The police K-9 and horse-mounted units are both funded by donors. Hatfield said many people give after they’ve seen the animals in action.

“Everybody loves the horses and the dogs,” Hatfield said, laughing. “They could care less about the handler or the rider.”

Zoltan at home

At home, Hatfield said Zoltan has been getting special privileges since his cancer diagnosis. He has gotten table food for the first time, has been allowed to sleep in the bed with Hatfield’s fiancee and creeps onto the furniture when Hatfield isn’t looking. Hatfield tried to stop Zoltan from forming these habits, but between the cancer diagnosis and a fiancee who dotes on the dog, it’s not likely to stop.

Zoltan is scheduled to complete chemotherapy by the end of January. Until then, he will continue to work full shifts. Hatfield said he seems chipper after chemo treatments, and some of the handlers say he is the second hardest biter in their training exercises, despite being the oldest on the team.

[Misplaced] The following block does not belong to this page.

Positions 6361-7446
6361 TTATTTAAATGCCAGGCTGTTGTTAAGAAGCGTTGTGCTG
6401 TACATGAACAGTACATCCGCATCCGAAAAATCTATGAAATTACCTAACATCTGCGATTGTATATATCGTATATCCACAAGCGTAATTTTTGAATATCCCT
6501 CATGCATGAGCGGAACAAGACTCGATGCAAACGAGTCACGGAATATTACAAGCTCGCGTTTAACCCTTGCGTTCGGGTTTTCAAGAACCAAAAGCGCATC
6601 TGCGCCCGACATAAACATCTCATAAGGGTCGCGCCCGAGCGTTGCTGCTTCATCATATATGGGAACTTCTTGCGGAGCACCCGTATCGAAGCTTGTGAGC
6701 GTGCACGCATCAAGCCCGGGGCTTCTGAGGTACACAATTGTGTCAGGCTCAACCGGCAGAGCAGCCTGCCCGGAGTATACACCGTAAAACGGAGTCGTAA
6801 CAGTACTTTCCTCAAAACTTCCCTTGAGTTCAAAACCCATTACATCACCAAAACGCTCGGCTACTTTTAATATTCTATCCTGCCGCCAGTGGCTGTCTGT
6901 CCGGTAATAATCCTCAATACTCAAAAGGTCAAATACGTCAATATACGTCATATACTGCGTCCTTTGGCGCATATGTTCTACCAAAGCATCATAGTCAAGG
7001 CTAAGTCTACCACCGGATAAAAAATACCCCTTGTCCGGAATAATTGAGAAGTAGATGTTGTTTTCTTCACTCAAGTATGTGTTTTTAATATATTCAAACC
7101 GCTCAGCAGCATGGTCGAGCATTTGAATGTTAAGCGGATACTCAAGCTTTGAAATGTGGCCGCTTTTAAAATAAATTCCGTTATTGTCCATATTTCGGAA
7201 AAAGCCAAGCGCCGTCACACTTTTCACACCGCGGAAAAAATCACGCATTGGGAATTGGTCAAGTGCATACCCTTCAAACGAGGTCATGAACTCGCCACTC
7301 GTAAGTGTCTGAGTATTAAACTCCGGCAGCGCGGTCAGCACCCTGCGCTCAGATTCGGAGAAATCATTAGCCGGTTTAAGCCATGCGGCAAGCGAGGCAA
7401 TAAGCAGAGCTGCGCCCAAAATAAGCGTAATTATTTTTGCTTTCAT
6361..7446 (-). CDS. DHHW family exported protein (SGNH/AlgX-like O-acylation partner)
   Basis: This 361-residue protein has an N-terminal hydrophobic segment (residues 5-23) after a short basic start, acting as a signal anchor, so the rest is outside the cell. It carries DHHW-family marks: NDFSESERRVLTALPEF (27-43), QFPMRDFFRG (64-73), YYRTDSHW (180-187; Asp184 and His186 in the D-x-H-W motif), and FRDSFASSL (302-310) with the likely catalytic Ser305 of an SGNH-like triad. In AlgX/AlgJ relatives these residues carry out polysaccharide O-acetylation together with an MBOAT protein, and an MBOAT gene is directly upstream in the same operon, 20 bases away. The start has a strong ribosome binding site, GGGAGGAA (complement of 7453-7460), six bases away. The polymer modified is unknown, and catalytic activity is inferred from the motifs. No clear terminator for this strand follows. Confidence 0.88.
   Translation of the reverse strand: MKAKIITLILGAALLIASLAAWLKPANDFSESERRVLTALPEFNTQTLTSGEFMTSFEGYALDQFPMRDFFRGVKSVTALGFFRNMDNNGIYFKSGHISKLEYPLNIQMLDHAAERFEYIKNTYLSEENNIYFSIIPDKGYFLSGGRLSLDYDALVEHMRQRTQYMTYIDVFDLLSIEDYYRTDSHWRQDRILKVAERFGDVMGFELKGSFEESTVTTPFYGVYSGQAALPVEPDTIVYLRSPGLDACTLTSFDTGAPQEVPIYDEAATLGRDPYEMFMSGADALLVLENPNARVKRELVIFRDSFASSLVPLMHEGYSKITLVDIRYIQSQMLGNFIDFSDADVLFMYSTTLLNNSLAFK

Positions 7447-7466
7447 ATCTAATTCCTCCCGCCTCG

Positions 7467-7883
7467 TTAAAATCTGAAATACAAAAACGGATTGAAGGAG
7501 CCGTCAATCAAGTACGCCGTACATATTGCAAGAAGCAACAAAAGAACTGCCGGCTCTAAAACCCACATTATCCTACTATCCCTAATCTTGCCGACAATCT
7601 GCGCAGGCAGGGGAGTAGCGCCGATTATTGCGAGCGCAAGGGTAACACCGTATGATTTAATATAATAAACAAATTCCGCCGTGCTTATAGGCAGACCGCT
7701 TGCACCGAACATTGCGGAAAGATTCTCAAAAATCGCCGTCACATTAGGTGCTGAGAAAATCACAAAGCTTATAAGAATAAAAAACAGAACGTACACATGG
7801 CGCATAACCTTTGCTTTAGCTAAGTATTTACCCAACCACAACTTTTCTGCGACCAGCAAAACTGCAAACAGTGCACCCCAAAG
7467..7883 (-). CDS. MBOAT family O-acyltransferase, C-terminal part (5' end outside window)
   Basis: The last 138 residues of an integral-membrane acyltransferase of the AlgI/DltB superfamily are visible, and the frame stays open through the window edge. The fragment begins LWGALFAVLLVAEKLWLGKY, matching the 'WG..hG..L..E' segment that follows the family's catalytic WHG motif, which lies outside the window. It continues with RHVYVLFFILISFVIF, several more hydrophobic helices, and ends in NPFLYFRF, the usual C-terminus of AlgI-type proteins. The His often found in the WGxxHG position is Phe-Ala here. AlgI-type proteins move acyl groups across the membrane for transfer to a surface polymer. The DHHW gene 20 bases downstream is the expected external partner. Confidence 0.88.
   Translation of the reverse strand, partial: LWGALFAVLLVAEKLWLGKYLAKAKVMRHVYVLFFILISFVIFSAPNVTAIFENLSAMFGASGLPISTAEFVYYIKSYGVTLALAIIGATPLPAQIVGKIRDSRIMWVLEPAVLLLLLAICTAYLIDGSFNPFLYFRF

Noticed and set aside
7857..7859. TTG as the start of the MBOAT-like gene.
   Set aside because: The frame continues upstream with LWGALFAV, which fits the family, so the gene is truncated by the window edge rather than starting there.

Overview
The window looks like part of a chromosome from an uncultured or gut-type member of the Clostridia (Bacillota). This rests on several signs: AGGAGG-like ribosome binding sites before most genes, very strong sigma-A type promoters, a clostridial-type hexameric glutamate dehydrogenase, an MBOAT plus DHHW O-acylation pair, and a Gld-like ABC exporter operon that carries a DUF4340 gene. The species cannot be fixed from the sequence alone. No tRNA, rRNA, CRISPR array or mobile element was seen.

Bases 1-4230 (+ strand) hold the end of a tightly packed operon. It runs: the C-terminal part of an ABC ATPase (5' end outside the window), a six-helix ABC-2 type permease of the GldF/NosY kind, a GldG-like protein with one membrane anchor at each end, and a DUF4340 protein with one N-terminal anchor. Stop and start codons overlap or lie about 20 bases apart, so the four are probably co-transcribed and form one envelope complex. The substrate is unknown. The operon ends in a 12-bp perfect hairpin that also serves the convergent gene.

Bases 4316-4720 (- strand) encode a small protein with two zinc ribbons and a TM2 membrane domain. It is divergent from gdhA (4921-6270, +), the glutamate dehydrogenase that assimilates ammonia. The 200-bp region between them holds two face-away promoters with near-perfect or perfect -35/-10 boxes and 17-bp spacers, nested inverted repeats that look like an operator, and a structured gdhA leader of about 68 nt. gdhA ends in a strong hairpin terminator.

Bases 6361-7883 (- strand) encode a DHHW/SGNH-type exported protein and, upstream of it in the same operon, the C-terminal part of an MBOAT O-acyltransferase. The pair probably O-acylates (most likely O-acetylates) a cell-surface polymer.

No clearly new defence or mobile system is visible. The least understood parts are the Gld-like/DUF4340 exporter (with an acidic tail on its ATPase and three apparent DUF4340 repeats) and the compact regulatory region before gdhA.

Hatfield said dogs usually last five years on the team, and from there they assess year after year. Zoltan, after hitting his seventh year, has not slowed.

“He’s ready to go to work,” Hatfield said. “And the supervisors know, as long as he’s ready to go, I’m going to be bringing him to work.”

To learn more about the Lancaster Bureau of Police’s K-9 and mounted units, visit their website at


(c)2023 LNP (Lancaster, Pa.)